Conclusion Top


The primary pulmonary liposarcoma is an extremely rare tumor with potential of local complications and distant metastases. The outcome depends on the precise pathologic diagnosis, stage at diagnosis, the adequacy of surgical intervention, and the use of adjuvant therapy in the form of radiotherapy and/or chemotherapy. Systemic chemotherapy has to be employed in metastatic settings.

Declaration of patient consent

The authors certify that they have obtained all appropriate patient consent forms. In the form the patient(s) has/have given his/her/their consent for his/her/their images and other clinical information to be reported in the journal. The patients understand that their names and initials will not be published and due efforts will be made to conceal their identity, but anonymity cannot be guaranteed.

Financial support and sponsorship

Nil.

Conflicts of interest

There are no conflicts of interest.

 
  References Top

1.
Longano A, DuGuesclin A, Mitchell C. Primary dedifferentiated liposarcoma of the lung with rhabdomyoblastic and chrondroblastic differentiation. Histopathology 2015;67:923-5.  Back to cited text no. 1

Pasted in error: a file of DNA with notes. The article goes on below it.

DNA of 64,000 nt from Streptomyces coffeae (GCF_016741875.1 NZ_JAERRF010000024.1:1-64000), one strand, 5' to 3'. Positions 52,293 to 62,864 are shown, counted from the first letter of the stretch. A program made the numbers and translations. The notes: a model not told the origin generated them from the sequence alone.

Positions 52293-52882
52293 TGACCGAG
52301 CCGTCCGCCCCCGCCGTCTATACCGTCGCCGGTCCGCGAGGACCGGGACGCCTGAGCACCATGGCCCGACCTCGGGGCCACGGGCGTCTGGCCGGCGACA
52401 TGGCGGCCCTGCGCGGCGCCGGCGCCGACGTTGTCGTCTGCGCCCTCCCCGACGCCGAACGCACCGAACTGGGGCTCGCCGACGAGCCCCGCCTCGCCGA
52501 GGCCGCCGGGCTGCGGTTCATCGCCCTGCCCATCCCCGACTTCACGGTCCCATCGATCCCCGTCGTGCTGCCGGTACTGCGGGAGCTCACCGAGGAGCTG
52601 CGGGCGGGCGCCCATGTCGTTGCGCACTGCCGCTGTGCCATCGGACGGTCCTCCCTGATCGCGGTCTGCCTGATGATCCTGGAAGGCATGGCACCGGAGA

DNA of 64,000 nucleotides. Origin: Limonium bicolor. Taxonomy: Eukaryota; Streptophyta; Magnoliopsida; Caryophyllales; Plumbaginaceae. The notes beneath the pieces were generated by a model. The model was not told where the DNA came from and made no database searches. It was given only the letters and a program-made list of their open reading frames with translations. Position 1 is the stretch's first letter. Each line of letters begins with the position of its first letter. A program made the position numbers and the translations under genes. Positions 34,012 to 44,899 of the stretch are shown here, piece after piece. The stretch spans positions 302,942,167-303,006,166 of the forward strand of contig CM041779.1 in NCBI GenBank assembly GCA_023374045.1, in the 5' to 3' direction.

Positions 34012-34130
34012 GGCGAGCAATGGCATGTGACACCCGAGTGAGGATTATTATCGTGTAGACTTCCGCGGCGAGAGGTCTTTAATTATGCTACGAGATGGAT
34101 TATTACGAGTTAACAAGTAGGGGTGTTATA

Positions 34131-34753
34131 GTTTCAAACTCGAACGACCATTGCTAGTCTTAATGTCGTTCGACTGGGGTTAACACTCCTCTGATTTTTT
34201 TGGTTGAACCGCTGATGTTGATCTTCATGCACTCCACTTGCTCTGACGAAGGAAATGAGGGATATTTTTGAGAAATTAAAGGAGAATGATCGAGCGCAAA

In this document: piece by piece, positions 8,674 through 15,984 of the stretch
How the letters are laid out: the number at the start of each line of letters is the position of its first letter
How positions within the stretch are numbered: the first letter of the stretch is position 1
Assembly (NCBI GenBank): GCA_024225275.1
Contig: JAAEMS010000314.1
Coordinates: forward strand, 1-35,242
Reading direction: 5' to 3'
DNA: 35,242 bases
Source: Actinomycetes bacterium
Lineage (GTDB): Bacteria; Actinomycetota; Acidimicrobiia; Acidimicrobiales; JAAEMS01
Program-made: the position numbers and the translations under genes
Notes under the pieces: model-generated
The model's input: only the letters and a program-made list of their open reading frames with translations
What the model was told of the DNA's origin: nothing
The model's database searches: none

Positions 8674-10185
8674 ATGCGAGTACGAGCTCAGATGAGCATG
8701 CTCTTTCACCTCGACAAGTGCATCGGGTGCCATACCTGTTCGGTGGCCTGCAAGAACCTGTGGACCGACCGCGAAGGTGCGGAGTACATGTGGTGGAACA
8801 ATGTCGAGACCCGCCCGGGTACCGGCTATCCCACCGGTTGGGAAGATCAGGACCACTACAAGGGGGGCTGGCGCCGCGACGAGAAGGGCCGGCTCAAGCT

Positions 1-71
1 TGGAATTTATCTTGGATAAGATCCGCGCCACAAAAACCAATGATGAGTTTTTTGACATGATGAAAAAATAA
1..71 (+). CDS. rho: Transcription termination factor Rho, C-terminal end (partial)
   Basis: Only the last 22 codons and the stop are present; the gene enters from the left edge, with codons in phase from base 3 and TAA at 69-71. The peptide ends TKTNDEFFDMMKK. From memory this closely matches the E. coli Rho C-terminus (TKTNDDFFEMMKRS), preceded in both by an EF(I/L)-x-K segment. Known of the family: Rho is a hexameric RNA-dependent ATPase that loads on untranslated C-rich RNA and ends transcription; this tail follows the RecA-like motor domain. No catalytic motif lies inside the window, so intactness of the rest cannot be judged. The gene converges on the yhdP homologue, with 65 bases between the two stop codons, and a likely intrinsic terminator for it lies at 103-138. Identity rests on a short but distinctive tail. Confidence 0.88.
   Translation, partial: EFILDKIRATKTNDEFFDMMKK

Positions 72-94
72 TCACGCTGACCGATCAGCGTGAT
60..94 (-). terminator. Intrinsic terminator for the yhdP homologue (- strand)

2.
Son C, Choi PJ, Roh MS. Primary pulmonary myxoid liposarcoma with translocation t(12;16)(q13;p11) in a young female patient: A brief case report. Korean J Pathol 2012;46:392-4.  Back to cited text no. 2
    
3.
Krygier G, Amado A, Salisbury S, Fernandez I, Maedo N, Vazquez T. Primary lung liposarcoma. Lung Cancer 1997;17:271-5.  Back to cited text no. 3
    
4.
Giménez A, Franquet T, Prats R, Estrada P, Villalba J, Bagué S. Unusual primary lung tumors: A radiologic-pathologic overview. Radiographics 2002;22:601-19.  Back to cited text no. 4
    
5.
Uchikov A, Poriazova E, Zaprianov Z, Markova D. Low-grade pulmonary myxoid liposarcoma. Interact Cardiovasc Thorac Surg 2005;4:402-3.  Back to cited text no. 5
    
6.
Okby NT, Travis WD. Liposarcoma of the pleural cavity: Clinical and pathologic features of 4 cases with a review of the literature. Arch Pathol Lab Med 2000;124:699-703.  Back to cited text no. 6
    
7.
Achir A, Ouadnouni Y, Smahi M, Bouchikh M, Msougar Y, Benosman A. Primary pulmonary liposarcoma – A case report. Thorac Cardiovasc Surg 2009;57:119-20.  Back to cited text no. 7
    
8.
Triantopoulou C, Kolliakou E, Karoumpalis I, Yarmenitis S, Dervenis C. Metastatic disease to the pancreas: An imaging challenge. Insights Imaging 2012;3:165-72.  Back to cited text no. 8
    
9.
Wong WW, Pluth JR, Grado GL, Schild SE, Sanderson DR. Liposarcoma of the pleura. Mayo Clin Proc 1994;69:882-5.  Back to cited text no. 9
    
10.
Patel SR, Burgess MA, Plager C, Papadopoulos NE, Linke KA, Benjamin RS. Myxoid liposarcoma. Experience with chemotherapy. Cancer 1994;74:1265-9.  Back to cited text no. 10
    


    Figures

  [Figure 1], [Figure 2], [Figure 3]